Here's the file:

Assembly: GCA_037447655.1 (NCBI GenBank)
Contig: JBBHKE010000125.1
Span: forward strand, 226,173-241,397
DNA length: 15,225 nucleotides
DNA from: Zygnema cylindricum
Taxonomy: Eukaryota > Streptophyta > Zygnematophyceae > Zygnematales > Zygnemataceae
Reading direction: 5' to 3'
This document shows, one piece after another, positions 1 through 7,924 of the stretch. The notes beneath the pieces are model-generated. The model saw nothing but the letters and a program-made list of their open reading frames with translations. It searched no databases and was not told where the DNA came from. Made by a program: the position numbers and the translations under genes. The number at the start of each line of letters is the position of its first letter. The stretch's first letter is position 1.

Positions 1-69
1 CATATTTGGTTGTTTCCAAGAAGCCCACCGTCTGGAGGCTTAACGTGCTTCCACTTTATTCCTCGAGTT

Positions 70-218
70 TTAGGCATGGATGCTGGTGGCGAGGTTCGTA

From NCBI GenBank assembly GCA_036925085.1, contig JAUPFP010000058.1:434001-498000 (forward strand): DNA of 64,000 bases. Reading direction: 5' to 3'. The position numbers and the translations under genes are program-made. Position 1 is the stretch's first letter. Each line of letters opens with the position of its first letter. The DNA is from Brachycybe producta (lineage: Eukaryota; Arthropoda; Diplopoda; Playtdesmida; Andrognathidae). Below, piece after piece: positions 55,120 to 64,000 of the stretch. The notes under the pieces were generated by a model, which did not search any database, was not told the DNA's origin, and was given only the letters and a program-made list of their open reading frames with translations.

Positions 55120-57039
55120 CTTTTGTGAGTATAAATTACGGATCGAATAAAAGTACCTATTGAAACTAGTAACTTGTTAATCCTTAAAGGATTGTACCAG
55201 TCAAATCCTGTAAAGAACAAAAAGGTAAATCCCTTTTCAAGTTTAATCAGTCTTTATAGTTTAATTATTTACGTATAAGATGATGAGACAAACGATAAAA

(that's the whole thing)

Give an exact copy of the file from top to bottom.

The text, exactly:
Assembly: GCA_037447655.1 (NCBI GenBank)
Contig: JBBHKE010000125.1
Span: forward strand, 226,173-241,397
DNA length: 15,225 nucleotides
DNA from: Zygnema cylindricum
Taxonomy: Eukaryota > Streptophyta > Zygnematophyceae > Zygnematales > Zygnemataceae
Reading direction: 5' to 3'
This document shows, one piece after another, positions 1 through 7,924 of the stretch. The notes beneath the pieces are model-generated. The model saw nothing but the letters and a program-made list of their open reading frames with translations. It searched no databases and was not told where the DNA came from. Made by a program: the position numbers and the translations under genes. The number at the start of each line of letters is the position of its first letter. The stretch's first letter is position 1.

Positions 1-69
1 CATATTTGGTTGTTTCCAAGAAGCCCACCGTCTGGAGGCTTAACGTGCTTCCACTTTATTCCTCGAGTT

Positions 70-218
70 TTAGGCATGGATGCTGGTGGCGAGGTTCGTA

From NCBI GenBank assembly GCA_036925085.1, contig JAUPFP010000058.1:434001-498000 (forward strand): DNA of 64,000 bases. Reading direction: 5' to 3'. The position numbers and the translations under genes are program-made. Position 1 is the stretch's first letter. Each line of letters opens with the position of its first letter. The DNA is from Brachycybe producta (lineage: Eukaryota; Arthropoda; Diplopoda; Playtdesmida; Andrognathidae). Below, piece after piece: positions 55,120 to 64,000 of the stretch. The notes under the pieces were generated by a model, which did not search any database, was not told the DNA's origin, and was given only the letters and a program-made list of their open reading frames with translations.

Positions 55120-57039
55120 CTTTTGTGAGTATAAATTACGGATCGAATAAAAGTACCTATTGAAACTAGTAACTTGTTAATCCTTAAAGGATTGTACCAG
55201 TCAAATCCTGTAAAGAACAAAAAGGTAAATCCCTTTTCAAGTTTAATCAGTCTTTATAGTTTAATTATTTACGTATAAGATGATGAGACAAACGATAAAA